Jul 25, 2011

Gurk (and Gurk II)

It was the mid-80s when Ultima IV hit my home computer. I had just started writing computer software to make a little money and purchased this game in part because I thought Ultima III looked and sounded (it had a great audio track) cool. And I played Ultima IV for months jotting little notes on wrinkled up scraps of paper to help me remember my quests, where nightshade (a spell ingredient, if I recall) was, and so forth. It was a game like no other with both a clear, linear goal and optional, open ended game play where I could wander the country side in search of fowl monsters to slay and precious gold if that was what I wanted to do. And that's the key to open ended game play. What do I want to do.

Gurk II

Fast forward to 2011 and sure, we've got some very impressive fantasy games that are technically superior in every way. Betheda's Oblivion and upcoming Sky Rim come to the front of my mind, but there's still something desirable about the simplicity of these older titles and that's what Gurk capitalizes on. Gurk is simple and it's meant to be simple. You control a party of three characters... a fighter, an archer (ranger), and a wizard. You cruise around slaying monsters, hoarding treasure, and growing stronger along the way. But I'm here to tell you that Gurk is a waste of time.

Because Gurk II is already available and it adds oh so much to the game including a $.99 price tag. Pay the $.99. Gurk is a nice, little demo, but Gurk II is where it's at with a pretty sound track, and quests... we have to have quests... Not sure you'll like this style of game? Go ahead and download Gurk to see. The core mechanics are pretty much identical as are the controls and it'll provide a nice little technical demo of what you'll get with Gurk II, but don't waste hours on it... get Gurk II.

In Gurk II you'll create a party by accepting or rejecting different fighter, ranger, and wizard type characters that are randomly generated for you. Once complete you start off in a small town. The typical ingredients for a town in this game are a store, a healer, and some people to visit. People may give you information or offer you quests to perform.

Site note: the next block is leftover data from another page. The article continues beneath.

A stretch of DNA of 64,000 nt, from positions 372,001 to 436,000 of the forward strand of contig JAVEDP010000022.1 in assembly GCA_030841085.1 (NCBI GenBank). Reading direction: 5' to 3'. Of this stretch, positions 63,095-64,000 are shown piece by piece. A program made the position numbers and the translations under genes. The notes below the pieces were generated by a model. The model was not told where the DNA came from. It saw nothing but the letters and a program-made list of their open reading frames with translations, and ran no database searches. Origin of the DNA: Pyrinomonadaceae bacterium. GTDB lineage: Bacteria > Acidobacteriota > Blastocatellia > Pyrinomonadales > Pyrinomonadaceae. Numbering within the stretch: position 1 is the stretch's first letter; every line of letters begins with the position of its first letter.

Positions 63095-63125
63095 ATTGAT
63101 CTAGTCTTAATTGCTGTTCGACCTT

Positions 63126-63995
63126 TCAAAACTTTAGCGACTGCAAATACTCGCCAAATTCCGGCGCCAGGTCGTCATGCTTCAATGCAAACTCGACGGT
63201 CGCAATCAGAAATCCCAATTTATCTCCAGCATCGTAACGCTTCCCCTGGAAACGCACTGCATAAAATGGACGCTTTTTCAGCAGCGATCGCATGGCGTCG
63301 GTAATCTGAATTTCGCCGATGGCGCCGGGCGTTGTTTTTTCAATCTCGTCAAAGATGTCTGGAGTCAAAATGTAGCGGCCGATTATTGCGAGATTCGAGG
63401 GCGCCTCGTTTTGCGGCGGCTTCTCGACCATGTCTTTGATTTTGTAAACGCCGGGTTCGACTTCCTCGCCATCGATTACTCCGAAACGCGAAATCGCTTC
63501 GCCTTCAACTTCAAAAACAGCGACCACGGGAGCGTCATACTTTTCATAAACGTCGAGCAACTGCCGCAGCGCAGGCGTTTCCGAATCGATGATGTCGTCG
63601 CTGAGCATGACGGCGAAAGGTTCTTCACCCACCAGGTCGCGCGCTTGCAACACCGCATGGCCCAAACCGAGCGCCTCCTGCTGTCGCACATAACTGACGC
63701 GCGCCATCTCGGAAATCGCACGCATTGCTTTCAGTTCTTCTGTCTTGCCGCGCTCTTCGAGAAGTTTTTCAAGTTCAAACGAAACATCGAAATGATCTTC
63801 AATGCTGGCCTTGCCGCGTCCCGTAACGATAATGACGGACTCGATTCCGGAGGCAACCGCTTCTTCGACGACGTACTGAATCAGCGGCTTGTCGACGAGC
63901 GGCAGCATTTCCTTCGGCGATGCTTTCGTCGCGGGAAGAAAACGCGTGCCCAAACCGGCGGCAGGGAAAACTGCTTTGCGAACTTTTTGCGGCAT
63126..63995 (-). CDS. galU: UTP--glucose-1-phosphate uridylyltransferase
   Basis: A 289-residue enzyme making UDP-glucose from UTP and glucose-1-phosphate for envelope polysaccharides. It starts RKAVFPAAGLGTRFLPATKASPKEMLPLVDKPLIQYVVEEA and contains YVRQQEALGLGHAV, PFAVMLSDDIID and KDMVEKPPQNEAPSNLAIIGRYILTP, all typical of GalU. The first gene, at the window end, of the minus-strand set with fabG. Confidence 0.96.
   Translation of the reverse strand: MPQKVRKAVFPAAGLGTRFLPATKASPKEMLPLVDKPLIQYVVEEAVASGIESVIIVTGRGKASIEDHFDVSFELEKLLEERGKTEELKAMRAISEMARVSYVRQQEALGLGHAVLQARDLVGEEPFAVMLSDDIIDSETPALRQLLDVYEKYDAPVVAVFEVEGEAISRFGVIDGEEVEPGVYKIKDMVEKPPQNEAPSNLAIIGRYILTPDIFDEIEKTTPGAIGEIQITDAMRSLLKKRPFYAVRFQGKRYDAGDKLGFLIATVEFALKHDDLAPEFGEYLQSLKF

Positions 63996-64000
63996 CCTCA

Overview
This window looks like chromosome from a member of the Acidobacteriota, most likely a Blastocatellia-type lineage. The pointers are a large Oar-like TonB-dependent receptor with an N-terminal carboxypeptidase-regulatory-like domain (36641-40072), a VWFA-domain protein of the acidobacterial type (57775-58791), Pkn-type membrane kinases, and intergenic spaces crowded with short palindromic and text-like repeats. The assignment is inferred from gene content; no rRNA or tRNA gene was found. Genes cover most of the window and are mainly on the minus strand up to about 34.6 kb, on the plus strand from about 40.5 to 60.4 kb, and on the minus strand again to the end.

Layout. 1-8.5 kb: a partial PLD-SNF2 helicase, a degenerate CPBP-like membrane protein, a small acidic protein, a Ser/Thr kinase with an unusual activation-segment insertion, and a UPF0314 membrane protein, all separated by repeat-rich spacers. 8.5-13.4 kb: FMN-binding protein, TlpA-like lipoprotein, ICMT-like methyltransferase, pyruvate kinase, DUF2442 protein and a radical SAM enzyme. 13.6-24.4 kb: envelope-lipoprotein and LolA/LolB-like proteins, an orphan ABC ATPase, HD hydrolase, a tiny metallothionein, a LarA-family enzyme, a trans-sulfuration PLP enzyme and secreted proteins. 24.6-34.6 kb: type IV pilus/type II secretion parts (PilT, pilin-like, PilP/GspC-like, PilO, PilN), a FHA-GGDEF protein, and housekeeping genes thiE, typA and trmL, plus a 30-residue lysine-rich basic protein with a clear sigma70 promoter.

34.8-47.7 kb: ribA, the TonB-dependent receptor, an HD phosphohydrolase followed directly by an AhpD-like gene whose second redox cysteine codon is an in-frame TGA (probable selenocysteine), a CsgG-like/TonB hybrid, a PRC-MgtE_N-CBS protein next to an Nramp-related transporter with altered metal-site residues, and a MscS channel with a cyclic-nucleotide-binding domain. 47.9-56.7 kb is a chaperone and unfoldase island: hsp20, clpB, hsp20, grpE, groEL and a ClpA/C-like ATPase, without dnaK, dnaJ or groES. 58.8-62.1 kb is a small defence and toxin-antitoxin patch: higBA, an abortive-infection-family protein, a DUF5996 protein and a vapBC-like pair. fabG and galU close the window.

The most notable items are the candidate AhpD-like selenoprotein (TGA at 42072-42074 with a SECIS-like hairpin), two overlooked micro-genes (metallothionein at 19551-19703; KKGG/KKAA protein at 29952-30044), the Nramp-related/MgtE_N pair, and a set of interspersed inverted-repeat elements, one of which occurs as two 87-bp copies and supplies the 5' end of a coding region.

qrcodeGurk II touts itself as an 8-bit game and it maintains that look for better or for worse. I like retrogames, but I'm not going to try to convince you that all else being equal I'd rather have poorer graphics. Gurk II relies entirely on a simple touch screen based control pad for moving around, accessing your party, and doing everything else. Depending on where you're at the options on these buttons will change. Move onto a town space and entering the town will become a choice. Consequently moving around and game play in general is very fast and smooth. You can travel from one side of a continent to the other in seconds unless you are attacked by random monsters. Personally, I've never been a big fan of random monsters and this game has those in spades. You'll be walking through a forest or wandering a dungeon and 'blitz' with no option to retreat. That certainly makes the game more challenging as you have to ensure that you've always got enough left for another battle and that you don't stray too far from home.

Gurk II is a great, pocket adventure game and I don't want to dig into any quests or anything. I'll save those as an exercise for the reader. One nice thing, however, is that you can save at any time so it's easy to pull out and play for a few minutes if that's all you've got. Unless you just can't bear the idea of old school graphics or just don't like adventure games in general then for $.99 you'll want this. It's fast and it's fun. 4.5/5 stars.

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